In discussing the erosion of legitimacy and crisis, Ramet takes a deeper look into the role of the three main religious groups: Catholicism, Orthodoxy, and Islam. The rock music scene provides a further level of critique, as it displays a growing disenchantment with the system beyond the normal boundaries associated with alternative bands and the underground music scene. This includes a deeper critique of prevailing social and economic conditions to more arcane interpretations of identity and difference (or Otherness). Here, Ramet is exceptionally clear about the role of religious leaders in producing discourses of grievance, and charges them with a lack of foresight and understanding regarding the role religion has on a society in the process of disintegration. Of course, all three religions had opposed Communist rule, but they were unable to provide alternative structures beyond faith, and often influenced - indirectly and directly - emerging political structures.
The structural weakness of the former Yugoslavia was the tension between Serbia and Croatia, and Ramet's discussion of the competing histories and visions of the future demonstrate aptly the level of acrimony that existed. Indeed, it was so high that the 'tinder box' known as former Yugoslavia ignited into the first large-scale war on the European continent since the end of World War II. Ramet also discusses the politics of Slovenia and Macedonia, and the problem of Bosnia and Herzegovina in the wake of the collapse of Yugoslavia. Although Ramet's critical analysis exculpates no individual leader, group, or community, it is clear from the study that the axis of tension lay with Belgrade and Slobodan Miloševia. This leads to a discussion of the repercussions of the war and the road to Dayton, which ended the protracted conflict in Bosnia and Herzegovina. However, despite the Dayton peace accords, Ramet does not end on a positive note, because the rump Yugoslavia remains in the process of dissolution, and there is an unending crisis in Serbia and conflict in Kosovo. Here we are confronted with the sources and consequences of instability that affect not only Serbia, but also the region at large.
The title of Ramet's book is emblematic. Drawing on an allegorical allusion to the biblical story of the Tower of Babel, Ramet notes that within the space of the former Yugoslavia, prior to the creation of the state, the people enjoyed largely friendly and co-operative relations over a period of time. The creation of a common south Slavic state bears resemblance to the biblical story in the sense that the story of two failed Yugoslavias is a story of the failure of co-operative action. At the end of the period, the peoples feel "wounded," all with their disparate grievances and incomprehensible discourses. Indeed, the south Slavic discourses seem to speak over rather than to or with each other. There is a certain misunderstanding as to why Yugoslavia failed twice during the twentieth century, and this failure on the part of the diplomatic community and scholars alike reflects a poverty of serious policy and academic discussion of the inherent and structural weaknesses that plagued the development of Yugoslavia and left lasting marks on the memories of its peoples.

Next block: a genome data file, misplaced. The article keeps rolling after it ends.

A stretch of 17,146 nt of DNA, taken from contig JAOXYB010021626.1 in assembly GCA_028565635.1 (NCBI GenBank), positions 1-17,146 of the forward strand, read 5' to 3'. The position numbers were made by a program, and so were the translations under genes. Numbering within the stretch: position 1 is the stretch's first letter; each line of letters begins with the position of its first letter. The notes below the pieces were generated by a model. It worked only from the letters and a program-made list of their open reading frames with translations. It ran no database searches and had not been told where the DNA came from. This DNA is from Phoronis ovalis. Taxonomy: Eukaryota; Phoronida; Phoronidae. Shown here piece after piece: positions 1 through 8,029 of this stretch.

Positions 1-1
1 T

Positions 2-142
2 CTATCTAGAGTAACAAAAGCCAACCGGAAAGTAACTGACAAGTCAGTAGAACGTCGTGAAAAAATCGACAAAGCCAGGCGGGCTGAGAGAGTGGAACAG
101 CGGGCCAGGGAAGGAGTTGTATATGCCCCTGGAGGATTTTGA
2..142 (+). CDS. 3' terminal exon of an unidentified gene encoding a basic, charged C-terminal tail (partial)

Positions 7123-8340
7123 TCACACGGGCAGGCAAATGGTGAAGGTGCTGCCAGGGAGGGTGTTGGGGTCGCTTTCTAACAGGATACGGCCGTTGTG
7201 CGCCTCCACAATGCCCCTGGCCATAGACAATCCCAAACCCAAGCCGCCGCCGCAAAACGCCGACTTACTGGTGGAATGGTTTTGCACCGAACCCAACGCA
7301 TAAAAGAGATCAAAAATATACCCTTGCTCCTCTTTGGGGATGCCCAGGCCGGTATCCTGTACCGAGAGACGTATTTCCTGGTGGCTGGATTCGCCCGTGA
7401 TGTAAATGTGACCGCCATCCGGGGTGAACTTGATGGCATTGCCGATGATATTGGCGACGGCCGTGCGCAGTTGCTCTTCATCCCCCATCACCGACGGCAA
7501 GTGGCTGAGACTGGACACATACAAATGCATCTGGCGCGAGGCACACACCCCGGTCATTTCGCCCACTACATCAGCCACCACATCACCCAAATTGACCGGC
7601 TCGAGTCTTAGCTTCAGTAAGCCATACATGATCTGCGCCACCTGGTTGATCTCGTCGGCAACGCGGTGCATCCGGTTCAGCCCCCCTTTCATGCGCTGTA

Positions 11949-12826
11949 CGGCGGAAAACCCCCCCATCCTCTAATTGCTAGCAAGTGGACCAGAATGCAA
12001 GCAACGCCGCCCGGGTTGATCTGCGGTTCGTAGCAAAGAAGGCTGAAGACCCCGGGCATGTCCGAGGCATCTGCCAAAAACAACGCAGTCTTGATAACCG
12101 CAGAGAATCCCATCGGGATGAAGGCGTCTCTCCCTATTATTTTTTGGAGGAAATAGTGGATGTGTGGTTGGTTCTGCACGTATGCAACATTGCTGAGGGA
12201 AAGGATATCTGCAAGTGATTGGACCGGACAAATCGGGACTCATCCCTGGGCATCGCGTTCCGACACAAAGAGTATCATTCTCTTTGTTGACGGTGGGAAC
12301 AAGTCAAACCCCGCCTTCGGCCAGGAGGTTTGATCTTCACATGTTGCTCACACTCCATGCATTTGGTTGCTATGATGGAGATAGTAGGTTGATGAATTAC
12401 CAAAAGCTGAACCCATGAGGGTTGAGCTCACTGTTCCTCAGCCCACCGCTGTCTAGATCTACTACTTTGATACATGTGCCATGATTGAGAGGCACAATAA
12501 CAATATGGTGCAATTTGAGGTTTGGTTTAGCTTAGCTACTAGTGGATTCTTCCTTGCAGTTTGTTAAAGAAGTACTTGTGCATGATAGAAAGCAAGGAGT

Balkan Babel has passed the test of time, and is as relevant now to understanding the disintegration of Yugoslavia as when it first appeared. This relevance reflects the depth of Ramet's understanding of the complex logic involved in the creation, development, and dissolution of the former Yugoslavia, and her normative matrix that posited questions of legitimacy with illegitimate forms of political and economic association. Students, scholars, and practitioners of international affairs, particularly of the former Yugoslavia, will benefit enormously by Ramet's rich chronology and analysis.